The NBA Lockout Begins, And For David Stern And Players, The Devil's In The Details

NEW YORK, NY - JUNE 30: David Stern, Commisioner of the NBA arrives at Omni Hotel on June 30, 2011 in New York City. (Photo by Neilson Barnard/Getty Images)

The NBA Lockout officially begins Friday, as David Stern and the NBA owners failed to reach an agreement with the NBA Players Association, and it looks like the league could be in for a long, ugly fight. Why? It all comes down to the details. Talking Points is a daily series that runs down some of the best stories in sports (and elsewhere). Read the archives here.

NBA players and owners have been meeting all week as they try to patch together a last-minute agreement on a new collective bargaining agreement, but Thursday, the owners announced that they will lockout the players until a new agreement can be reached.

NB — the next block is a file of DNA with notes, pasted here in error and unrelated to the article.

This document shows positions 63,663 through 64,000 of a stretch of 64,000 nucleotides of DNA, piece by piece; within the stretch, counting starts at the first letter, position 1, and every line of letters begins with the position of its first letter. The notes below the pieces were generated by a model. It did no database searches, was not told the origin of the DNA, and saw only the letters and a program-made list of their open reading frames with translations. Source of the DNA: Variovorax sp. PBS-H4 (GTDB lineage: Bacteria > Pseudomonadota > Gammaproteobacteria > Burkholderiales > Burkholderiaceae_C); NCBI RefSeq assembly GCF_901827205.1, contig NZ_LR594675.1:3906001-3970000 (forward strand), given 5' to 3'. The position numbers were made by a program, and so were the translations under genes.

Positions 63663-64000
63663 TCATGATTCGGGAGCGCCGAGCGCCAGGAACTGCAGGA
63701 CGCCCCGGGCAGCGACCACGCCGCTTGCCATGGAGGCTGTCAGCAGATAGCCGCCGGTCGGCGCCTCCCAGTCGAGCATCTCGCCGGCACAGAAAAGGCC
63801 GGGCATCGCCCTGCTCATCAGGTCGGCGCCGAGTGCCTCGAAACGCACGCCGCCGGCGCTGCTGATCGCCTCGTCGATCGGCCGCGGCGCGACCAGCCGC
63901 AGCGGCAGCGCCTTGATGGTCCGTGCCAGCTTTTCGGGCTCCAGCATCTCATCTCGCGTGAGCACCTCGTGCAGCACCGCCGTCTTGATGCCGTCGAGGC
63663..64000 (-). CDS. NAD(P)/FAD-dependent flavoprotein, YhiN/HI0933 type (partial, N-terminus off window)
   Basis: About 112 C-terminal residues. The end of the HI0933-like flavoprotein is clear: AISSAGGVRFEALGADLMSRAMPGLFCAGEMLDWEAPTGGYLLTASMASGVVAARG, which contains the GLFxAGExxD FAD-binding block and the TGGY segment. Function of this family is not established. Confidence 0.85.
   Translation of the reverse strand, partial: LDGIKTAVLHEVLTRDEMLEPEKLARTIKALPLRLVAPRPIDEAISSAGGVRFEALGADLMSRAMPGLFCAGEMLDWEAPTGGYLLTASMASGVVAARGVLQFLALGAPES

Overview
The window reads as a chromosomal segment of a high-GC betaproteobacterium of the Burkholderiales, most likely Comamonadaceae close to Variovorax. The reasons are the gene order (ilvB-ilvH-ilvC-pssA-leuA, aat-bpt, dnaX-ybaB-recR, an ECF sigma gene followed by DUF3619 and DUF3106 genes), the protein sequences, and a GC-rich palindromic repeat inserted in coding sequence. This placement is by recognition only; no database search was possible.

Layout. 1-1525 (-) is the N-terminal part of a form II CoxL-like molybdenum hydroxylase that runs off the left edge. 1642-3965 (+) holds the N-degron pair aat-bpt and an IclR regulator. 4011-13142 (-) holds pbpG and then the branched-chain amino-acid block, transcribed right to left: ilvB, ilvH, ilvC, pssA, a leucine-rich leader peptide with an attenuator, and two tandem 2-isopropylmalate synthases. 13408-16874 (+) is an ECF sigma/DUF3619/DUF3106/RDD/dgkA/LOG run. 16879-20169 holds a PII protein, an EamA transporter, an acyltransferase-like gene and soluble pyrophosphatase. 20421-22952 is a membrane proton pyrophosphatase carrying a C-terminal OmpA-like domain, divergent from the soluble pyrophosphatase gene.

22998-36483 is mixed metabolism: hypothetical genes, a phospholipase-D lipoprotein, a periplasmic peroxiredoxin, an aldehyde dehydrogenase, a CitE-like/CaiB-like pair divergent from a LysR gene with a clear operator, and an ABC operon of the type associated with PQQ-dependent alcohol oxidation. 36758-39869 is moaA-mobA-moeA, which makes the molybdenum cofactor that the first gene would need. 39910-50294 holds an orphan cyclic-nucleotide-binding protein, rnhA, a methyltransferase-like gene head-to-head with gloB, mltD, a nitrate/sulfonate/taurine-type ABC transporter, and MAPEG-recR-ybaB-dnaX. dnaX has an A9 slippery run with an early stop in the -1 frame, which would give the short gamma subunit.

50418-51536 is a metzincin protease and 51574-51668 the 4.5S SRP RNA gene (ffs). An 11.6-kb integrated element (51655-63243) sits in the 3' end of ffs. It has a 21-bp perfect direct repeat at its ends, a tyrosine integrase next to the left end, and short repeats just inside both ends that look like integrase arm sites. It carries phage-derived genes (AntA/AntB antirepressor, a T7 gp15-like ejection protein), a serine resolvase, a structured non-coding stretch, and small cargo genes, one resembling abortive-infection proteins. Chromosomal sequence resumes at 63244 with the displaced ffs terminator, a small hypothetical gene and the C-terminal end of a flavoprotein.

Or, at the very least, prepare for the very real possibility that the lockout will cut into the upcoming NBA season, and possibly engulf the entire thing. The NBA's lockout is going to be like a darker, more complicated version of the NFL's labor dispute, where everyone's just as stubborn and angry, but it's harder to distinguish between the heroes and villains.

In the NFL's case, it's pretty obvious that greedy owners have been the one's driving the dispute. With the NBA, though, the owners have some legitimate complaints, as do the players. 

David Aldridge outlines the conflicts over at, and on SB Nation this morning, Tom Ziller put together an overview of David Stern's insane CBA proposal to the players. The takeaway from those two pieces? The lockout's more complicated than you'd think, nobody's completely wrong (or right), and it's all being compounded by unreasonable offers that have only antagonized both sides even further. (On that one, the owners deserve the blame.)

But if you're looking for more insight into the lockout, the best piece to read this afternoon would be Tommy Craggs' work over at Deadspin, where he sorts through the finances of the New Jersey Nets, and ultimately shows how (and why) certain NBA teams report massive financial losses when in fact, they're turning a profit. Imagine yourself as an NBA owner...